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Monday, 21 May 2012
Page: 4787

Mr ROBB (Goldstein) (17:18): I rise to speak on Appropriation Bill (No. 1) 2012-2013 and related bills. This federal budget has sunk like a stone. The experience in my electorate office and elsewhere, from what I gather in discussions with so many of my colleagues, is that there is virtually no contact—no phone calls, no attempt to get detail. This is most unusual irrespective of how budgets are received or who delivers the budget on either side of the chamber. You would normally expect to get a reasonable number of calls coming to your office either to complain or to congratulate or, at the very least, to seek details of different programs. This year, silence—because this budget has sunk like a stone. People have stopped listening to this government. They have no confidence that anyone is running the show. They have no confidence in this Treasurer and his ability to bring down a budget that is in any way believable or competent.

Australians simply do not find this budget believable. Not more than 18 months ago they heard the first forecast of $12 billion for this budget's deficit. Then, in the budget last year, they heard a forecast of $23 billion. Then, toward the end of last year in November's mid-year economic statement, they heard that the budget deficit would be $37 billion. This time around, when the budget was actually given, they hear that it is $44 billion—at a time when the year still had a couple of months to go. No wonder people do not find this budget believable. No wonder they have taken absolutely no notice of what has been said by the Treasurer and the government. Why would they believe a surplus forecast? Why would they believe in a $26 billion turnaround? They have heard the spin before, again and again, and we have just heard it again from the member for Oxley—apart from the last four minutes on IBD and Crohn's disease.

People have been bludgeoned into reality by the outcomes, not the spin. They have been disheartened. They have been let down so often. They are sick of it—the cute words, the explanations, the endless forecasts which are never delivered. We hear this Treasurer bemoaning the fact that he has had to deal with a $150 billion write-down in the budget, as though someone came along and put an extra burden on him. But they were his forecasts from previous budgets that were overstated—everyone said they were overstated, these pollyanna forecasts from previous budgets. Then he comes in here with shoulders stooped, complaining of the fact that he has got to write down $150 billion. Well, poor Wayne! Poor Treasurer! These are things that he forecast and then, when the forecasts were not realised, he gets it on one side—he helps sell a budget with a shonky forecast—and then he gets it on the other side, by saying that he had to deal with the write-down of $150 billion of moneys that were not realised.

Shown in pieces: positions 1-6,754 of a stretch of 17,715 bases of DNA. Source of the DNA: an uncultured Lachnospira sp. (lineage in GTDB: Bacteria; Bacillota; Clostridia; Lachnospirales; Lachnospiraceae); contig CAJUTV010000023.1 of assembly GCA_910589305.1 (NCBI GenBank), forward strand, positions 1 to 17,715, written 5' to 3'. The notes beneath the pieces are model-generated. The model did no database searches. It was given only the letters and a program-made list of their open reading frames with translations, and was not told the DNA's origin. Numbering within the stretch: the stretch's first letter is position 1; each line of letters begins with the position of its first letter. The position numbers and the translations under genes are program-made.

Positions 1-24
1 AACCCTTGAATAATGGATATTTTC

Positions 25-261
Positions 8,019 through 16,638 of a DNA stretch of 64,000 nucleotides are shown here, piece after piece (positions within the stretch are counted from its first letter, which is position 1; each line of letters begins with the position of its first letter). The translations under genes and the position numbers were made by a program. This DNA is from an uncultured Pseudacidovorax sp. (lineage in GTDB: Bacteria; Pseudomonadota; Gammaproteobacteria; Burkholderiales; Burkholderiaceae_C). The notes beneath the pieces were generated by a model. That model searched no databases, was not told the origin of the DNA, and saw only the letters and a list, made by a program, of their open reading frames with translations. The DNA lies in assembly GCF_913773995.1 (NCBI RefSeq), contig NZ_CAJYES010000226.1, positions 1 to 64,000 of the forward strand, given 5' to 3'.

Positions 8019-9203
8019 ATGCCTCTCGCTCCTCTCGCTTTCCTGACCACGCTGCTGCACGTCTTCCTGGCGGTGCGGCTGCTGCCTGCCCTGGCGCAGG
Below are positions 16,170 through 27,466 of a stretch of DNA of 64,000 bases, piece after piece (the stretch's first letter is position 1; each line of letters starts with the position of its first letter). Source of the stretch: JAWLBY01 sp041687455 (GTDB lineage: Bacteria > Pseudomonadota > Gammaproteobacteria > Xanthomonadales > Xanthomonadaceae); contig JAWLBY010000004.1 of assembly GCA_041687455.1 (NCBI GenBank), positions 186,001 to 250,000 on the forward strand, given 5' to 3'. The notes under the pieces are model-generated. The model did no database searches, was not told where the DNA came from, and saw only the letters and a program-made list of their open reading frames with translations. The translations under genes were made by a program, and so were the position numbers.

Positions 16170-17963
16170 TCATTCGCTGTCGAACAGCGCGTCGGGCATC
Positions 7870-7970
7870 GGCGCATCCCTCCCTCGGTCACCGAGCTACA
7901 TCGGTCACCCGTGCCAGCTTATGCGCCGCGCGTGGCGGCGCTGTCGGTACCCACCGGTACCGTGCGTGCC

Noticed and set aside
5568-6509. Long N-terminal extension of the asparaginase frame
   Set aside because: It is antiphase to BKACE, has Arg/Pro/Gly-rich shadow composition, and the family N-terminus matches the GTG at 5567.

This is just an example of the type of spin that everyone has to put up with. It is the type of spin that has made people so cynical, so distrustful and so confused, and so upset about the way in which this government is running the affairs of state. It is why there is a crisis of confidence in this country. It is why people are saving at a level they have never saved at before—12 per cent for the last 12 months. That is nearly $90 billion not spent that normally would be spent. No wonder retail is on its knees. There is all of the money that is sitting on balance sheets of companies not being invested. Go out and talk to them, and they all say, 'Why would I invest? I've got no idea who's running this show. Is there anyone up there who's got any ideas?'

Mr Sidebottom interjecting

Mr ROBB: Madam Deputy Speaker, do I have to put up with this nonsense from the other side here?

The DEPUTY SPEAKER ( Ms AE Burke ): The parliamentary secretary!

Mr ROBB: This budget is a discredited budget—totally discredited. I just want to give a couple of quotes. The chief of certified practising accountants, Alex Malley, said that Australia desperately needs a vision and that that was not achieved in the budget. 'Accounting chicanery was the winner tonight,' he said at the end of the budget. On the same evening, respected economic commentator Alan Kohler said:

This is, at its core, a big taxing, big spending budget, including a big increase in welfare.

And he also said:

… it is the budget of an unpopular Government approaching an election, not one that's tightening the belt.

He has nailed it. You would not think so, though, from the verbiage about the budget coming from the other side of the chamber.

This budget is a flight of fancy. You need look no further than the revenue forecast. There was a revenue forecast of 11.8 per cent. The Treasurer is setting himself up again for an opportunity to bemoan the outcome next year by overstating the forecast this year, once again. The revenue forecast is 11.8 per cent. This cannot happen and will not happen. The long-term average through good years is eight per cent.

The Australian dollar, the coal price, resource share prices—they are all forward indicators, and they are all heading south, every one of them. Add to this the new socialist governments in Europe, the recent developments in the last week or two in Spain and Greece and unemployment on the up again in the United States, and we are not going to see a 12 per cent increase in revenue. It simply will not happen. We will be a long way south of that. And this government knows it. It is again an exercise in deception. It is an exercise designed to fool people long enough to get through a budget and to seek to put a gloss on what are, demonstrably, failed results.